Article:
Social contract: Social agreement among members of society for social benefits by sacrificing individual freedom to state protection.
Common good: Shared benefits of a given community that apply for all citizens.
Political parties: "The two broad-based major political parties offer alternatives to voters and help connect citizens to their government" in the United States. But there are countries with more than only two parties, such as Brazil, with 15+.
Representative Democracy: Elected officials representing a group of people.
The Enlightenment: Period in the history of western thought and culture. revolutions in science, philosophy, and politics.
John Locke: English philosopher, regarded as one of the most influential Enlightenment thinkers.
Jean Jacque Rousseau: well known Enlightenment tinker, influenced the "French Revolution", and the development of educational and political thought.
Thomas Hobbes: considered one of the founders of modern political philosophy. Social contract theory.
Baron de Montesquieu: Famous for his theory of separation of power.
The Magna Carta: "to make peace between the unpopular King and a group of rebel barons, it promised the protection of church rights, protection for the barons from illegal imprisonment, access to swift justice, and limitations on feudal payments to the Crown" -Wikipedia.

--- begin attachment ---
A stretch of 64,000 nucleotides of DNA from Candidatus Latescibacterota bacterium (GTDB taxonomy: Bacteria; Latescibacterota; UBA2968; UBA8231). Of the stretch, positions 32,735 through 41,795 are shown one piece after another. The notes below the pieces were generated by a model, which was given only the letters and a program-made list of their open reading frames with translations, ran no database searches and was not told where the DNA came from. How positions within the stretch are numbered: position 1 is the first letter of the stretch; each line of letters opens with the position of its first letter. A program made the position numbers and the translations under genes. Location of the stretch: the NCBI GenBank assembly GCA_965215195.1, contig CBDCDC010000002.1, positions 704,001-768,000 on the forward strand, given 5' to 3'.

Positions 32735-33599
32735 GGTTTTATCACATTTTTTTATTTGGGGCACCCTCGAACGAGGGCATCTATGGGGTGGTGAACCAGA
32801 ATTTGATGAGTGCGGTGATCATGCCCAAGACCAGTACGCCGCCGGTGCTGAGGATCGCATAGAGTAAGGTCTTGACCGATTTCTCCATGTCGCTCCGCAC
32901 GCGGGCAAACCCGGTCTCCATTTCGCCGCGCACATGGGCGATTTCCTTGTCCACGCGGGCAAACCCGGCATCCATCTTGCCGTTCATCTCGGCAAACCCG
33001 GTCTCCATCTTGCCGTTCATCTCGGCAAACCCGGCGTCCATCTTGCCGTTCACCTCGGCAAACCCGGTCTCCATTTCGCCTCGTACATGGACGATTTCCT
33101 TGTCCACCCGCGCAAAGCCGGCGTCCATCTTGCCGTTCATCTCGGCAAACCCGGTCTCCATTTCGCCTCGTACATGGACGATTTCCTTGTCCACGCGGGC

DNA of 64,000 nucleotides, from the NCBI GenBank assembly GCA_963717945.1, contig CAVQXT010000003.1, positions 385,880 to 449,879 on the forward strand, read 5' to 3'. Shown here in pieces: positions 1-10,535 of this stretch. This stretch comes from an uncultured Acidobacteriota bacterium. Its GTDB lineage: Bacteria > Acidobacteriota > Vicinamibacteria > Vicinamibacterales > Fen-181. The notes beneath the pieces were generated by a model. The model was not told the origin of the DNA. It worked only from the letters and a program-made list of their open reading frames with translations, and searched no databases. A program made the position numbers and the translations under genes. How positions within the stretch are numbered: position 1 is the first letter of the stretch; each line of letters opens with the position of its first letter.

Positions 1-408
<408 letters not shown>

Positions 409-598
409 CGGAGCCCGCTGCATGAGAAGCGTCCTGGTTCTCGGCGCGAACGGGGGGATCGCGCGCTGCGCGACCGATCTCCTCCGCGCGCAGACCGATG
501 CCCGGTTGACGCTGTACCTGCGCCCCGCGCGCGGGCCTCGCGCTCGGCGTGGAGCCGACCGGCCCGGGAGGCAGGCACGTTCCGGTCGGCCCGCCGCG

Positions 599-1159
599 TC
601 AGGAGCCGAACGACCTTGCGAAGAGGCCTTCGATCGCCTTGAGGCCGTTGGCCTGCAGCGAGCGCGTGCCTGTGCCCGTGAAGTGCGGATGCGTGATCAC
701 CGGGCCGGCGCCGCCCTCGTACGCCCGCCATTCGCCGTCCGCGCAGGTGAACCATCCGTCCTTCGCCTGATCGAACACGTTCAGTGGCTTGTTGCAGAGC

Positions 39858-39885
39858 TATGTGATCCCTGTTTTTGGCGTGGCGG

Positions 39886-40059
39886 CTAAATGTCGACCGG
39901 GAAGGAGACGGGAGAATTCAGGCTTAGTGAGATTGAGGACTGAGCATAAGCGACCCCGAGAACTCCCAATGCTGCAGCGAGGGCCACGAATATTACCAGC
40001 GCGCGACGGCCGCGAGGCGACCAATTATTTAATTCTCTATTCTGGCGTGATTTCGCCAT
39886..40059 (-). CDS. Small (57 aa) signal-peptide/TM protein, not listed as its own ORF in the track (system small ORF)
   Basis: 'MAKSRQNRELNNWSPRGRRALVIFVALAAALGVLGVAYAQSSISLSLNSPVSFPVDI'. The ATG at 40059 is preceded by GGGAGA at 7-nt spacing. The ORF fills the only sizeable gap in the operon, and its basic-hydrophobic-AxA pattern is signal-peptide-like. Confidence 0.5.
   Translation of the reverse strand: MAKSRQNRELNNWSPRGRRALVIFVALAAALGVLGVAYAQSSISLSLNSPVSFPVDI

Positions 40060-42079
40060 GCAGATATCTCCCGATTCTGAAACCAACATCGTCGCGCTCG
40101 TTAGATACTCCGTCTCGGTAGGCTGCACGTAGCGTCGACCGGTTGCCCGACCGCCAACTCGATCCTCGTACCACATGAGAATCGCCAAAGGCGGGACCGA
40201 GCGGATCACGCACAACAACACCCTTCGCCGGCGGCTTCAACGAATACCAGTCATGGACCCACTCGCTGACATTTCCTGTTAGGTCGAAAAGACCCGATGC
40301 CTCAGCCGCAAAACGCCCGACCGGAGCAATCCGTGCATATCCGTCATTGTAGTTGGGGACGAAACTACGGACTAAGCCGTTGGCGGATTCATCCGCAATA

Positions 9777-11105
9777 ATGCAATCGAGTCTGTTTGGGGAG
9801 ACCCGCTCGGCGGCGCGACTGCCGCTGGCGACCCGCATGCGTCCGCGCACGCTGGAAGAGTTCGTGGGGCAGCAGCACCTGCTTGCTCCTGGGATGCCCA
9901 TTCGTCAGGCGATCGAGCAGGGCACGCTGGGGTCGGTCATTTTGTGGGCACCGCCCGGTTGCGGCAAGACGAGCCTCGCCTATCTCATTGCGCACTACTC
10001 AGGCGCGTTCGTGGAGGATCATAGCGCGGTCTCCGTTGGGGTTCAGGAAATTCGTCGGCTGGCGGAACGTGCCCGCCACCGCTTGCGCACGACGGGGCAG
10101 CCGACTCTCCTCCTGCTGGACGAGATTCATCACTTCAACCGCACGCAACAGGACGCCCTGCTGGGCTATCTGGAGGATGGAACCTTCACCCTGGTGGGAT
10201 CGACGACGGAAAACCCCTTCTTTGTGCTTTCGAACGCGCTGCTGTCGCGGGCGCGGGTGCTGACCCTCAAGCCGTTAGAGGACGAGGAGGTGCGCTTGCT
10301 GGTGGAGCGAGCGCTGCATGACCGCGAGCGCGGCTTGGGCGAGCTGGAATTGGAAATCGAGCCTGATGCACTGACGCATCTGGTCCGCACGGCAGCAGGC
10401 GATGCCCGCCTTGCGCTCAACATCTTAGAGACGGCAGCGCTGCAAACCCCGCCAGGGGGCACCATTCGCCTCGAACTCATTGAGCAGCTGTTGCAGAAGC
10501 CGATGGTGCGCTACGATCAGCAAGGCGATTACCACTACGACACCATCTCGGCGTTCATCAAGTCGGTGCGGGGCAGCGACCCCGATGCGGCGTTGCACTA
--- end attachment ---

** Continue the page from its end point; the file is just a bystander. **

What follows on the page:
The English Bill of Rights: the Bill creates separation of powers, limits the powers of the king and queen, enhances the democratic election and bolsters freedom of speech.
Committee: A group of people appointed for a specific function.
Apportionment: the determination of the proportional number of members each US state sends to the House of Representatives, based on population figures.
Gerrymandering: manipulate the boundaries of (an electoral constituency) so as to favor one party or class.
Redistricting: All United States representatives and state legislators are elected from political divisions called districts.
Expressed, Delegated Powers: those powers, expressed, implied, or inherent, granted to the National Government by the Constitution.
Implied Powers: powers not explicitly named in the Constitution but assumed to exist due to their being necessary to implement the expressed powers that are named in Article I.
Inherent Powers: Inherent powers are those powers that Congress and the president need in order to get the job done right, not specified in the Constitution.
Reserved Powers: those powers which are not "enumerated" (written down, assigned).
Privileges and Immunities: prevents a state from treating citizens of other states in a discriminatory manner.